Memorial Day In Brooklyn

May 30, 2011

I’ll attempt to keep my commentary to a minimum, since I don’t think I can add much to the images I’ll be posting today. The image above is of the Field of Flags, a memorial to the 266 New Yorkers who been killed in action during operations in Afghanistan, Iraq, and associated theaters of the War on Terror. The fact that I couldn’t get the entire field into view illustrates the extent of the sacrifice made by men and women of our Armed Forces, but also the contribution New York as a state has made to their missions overseas.

Not all the images I captured during my encounters at the Kings County Memorial Day Parade were as somber as the one above, but many of them did capture the spirit of dedication displayed by  those who chose to honor fallen members of the United States military-many of them close friends, spouses, siblings, or children-on this day. A good example is the woman I met during the post-parade ceremony, who-along with her husband-created a fantastic charity called  Hockey Players Support Our Troops

The proceeds from the sale of those patches and t-shirts go towards New Yorkers who have had family members killed during the wars in Iraq and Afghanistan. There were many worthwhile organizations who participated in today’s events, including one of my favorite groups assisting those who weren’t killed in action, but who nonetheless experienced grievous wounds in battle. The Wounded Warrior Project had a booth set up inside of John Paul Jones Park: 

One of the insights that can be drawn from today’s events is the thread of sacrifice running through this nation’s history. Even though much of the scheduled program dwelled on the service of current soldiers, sailors, seamen and Marines-as well as the men and women who have fallen during the ongoing conflicts in Afghanistan and Iraq, many speakers alluded to past wars in which Americans fought and died with honor. Keep in mind, this commemoration was known originally as Decoration Day, which was intended to honor the men who died in order to preserve the Union.

The connection between the present and the past is palpable even before you enter John Paul Jones Park. Whether in the form of the Civil War memorial the U.S. military presented in 1900 and which now stands at the base of the park:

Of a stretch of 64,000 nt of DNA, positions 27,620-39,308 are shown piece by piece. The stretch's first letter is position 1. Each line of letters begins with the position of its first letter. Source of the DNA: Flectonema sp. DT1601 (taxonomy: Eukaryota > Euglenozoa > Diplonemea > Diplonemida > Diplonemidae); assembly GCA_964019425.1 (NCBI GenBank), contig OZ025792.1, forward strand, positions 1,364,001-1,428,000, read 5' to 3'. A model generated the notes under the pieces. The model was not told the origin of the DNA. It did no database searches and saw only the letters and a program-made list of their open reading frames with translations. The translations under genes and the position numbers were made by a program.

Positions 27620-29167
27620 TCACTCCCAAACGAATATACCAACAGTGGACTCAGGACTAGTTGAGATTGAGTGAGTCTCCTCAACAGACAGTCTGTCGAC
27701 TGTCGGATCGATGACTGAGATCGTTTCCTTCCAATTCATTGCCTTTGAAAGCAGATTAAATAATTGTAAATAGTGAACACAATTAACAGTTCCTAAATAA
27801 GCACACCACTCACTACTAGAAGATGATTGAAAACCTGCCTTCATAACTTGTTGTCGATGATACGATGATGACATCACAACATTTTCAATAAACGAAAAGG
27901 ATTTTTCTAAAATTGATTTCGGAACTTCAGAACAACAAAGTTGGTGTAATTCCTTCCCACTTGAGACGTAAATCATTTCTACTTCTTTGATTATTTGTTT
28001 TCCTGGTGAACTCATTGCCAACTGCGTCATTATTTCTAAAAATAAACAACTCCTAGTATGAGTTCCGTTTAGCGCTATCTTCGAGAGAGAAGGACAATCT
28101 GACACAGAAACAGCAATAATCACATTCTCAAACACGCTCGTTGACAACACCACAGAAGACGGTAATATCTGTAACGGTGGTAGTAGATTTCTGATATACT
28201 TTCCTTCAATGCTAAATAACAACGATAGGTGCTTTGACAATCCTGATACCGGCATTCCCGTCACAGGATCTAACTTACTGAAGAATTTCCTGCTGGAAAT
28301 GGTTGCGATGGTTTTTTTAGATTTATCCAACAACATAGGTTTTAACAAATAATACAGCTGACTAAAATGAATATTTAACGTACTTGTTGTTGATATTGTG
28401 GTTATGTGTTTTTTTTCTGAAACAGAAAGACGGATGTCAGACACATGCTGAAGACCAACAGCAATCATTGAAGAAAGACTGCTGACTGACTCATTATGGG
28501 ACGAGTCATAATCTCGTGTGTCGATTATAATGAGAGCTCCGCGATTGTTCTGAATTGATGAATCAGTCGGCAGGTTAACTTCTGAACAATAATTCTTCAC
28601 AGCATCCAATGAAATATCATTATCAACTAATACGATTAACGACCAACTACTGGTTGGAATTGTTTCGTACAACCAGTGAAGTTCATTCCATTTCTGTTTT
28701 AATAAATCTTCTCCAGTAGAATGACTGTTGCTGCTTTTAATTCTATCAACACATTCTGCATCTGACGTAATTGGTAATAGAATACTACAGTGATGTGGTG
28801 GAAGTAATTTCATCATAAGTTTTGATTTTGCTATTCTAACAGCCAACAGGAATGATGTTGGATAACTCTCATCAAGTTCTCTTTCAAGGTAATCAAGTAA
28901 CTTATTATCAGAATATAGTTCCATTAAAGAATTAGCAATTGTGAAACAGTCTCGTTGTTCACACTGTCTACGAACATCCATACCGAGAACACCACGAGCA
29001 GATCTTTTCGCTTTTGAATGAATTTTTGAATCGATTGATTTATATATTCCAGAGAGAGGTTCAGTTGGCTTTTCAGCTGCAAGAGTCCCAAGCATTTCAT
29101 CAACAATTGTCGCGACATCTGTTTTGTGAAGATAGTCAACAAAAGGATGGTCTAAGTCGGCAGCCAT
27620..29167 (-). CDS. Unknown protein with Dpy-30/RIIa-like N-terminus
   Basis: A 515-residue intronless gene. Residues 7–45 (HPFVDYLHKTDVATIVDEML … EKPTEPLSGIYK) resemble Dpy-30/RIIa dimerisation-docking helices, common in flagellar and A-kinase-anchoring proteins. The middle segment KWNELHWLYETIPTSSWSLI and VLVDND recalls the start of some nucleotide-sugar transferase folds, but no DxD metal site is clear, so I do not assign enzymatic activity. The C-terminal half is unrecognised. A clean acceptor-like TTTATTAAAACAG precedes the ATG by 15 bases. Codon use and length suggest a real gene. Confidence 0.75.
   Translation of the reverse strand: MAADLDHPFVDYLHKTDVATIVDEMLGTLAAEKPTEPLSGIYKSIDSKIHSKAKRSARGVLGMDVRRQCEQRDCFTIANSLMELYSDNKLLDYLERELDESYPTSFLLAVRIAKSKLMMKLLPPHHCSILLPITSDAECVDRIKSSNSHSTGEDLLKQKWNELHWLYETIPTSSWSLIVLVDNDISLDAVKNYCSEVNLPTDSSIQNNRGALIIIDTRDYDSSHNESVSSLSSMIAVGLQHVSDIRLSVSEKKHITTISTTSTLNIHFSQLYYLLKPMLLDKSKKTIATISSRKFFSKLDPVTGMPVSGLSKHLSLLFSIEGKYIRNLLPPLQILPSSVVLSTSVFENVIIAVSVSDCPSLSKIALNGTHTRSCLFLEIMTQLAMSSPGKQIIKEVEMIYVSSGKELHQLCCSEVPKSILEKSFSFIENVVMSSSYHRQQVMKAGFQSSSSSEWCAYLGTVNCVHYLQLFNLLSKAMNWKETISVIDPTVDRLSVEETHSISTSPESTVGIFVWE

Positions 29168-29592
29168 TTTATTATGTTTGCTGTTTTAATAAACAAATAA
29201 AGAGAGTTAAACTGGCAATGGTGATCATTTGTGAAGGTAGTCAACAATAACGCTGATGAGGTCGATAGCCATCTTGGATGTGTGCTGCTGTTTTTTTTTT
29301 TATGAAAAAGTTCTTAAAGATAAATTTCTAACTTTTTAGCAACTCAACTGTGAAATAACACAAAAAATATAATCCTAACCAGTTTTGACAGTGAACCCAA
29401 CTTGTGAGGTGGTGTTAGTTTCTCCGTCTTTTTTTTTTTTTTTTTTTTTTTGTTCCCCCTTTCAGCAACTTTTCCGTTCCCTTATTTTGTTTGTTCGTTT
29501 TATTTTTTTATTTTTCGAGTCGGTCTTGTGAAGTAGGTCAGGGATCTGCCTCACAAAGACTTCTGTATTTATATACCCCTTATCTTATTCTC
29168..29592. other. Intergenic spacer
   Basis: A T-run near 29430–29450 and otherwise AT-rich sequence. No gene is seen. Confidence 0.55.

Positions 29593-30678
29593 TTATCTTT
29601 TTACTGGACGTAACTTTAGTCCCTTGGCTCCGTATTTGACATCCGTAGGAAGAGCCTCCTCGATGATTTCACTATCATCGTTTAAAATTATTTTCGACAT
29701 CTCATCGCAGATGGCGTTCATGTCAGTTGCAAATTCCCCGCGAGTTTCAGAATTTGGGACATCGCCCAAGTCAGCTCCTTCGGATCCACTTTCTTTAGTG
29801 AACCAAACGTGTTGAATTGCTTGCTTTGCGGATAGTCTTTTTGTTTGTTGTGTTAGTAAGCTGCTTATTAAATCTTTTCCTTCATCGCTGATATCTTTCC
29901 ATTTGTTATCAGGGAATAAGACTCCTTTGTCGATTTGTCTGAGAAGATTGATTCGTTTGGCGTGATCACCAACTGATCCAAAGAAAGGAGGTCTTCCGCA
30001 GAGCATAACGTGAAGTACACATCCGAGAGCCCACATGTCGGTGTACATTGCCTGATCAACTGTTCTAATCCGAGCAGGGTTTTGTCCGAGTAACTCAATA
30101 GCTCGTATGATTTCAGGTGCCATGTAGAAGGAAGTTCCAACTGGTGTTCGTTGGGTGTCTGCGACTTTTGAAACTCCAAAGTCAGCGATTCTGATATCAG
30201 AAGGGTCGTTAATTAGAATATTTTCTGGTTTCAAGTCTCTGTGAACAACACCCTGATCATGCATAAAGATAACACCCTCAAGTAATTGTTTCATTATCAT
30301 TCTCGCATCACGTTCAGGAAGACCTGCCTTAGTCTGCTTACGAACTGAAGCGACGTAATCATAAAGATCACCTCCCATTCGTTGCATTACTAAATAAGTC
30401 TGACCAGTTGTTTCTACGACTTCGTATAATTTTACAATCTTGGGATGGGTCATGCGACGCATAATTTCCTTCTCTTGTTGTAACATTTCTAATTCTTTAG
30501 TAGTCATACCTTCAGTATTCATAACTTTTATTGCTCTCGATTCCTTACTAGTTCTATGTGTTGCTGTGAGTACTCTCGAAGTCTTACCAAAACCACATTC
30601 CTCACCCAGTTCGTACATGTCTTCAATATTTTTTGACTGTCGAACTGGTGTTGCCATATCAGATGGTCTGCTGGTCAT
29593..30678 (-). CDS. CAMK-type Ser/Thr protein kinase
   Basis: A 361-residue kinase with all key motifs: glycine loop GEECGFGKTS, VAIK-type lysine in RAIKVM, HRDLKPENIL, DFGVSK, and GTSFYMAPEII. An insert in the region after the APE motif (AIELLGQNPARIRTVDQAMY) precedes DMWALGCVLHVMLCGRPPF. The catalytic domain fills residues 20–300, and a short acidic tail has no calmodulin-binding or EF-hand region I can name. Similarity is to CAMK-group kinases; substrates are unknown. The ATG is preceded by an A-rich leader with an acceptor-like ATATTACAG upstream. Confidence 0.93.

Or the Dover Patrol Naval War Memorial, which was a gift from England after the First World War:


Or a plaque commemorating the sacrifices of New Yorkers who rose up in defense of the new nation during our war of independence from Great Britain:

The continuity of sacrifice on behalf of this nation by its finest stock is inescapable. The very name, John Paul Jones Park, evokes memories of one of this nation’s most iconic, original war heroes. But in addition to remembering the sacrifices made by past and present generations of Americans, the Memorial Day events in Brooklyn also served as a celebration of the men and women who’ve chosen to make defending the United States their chosen vocation. This joy could be felt throughout the parade, whose sponsors and participants included numerous local civic and veteran organizations, as well as numerous local high schools, including Bishop Kearney, Fort Hamilton, and James Madison High School.

Korean War veterans, despite the overbearing heat and humidity of the day, acquitted themselves brilliantly throughout the parade:

The American Legion-a staunch defender of American sovereignty and border security-was well represented at the parade:

There was musical accompaniment throughout the parade and post-parade ceremonies:

Tomorrow, I’ll bring you some pictures of the lighter side of the Memorial Day Parade.

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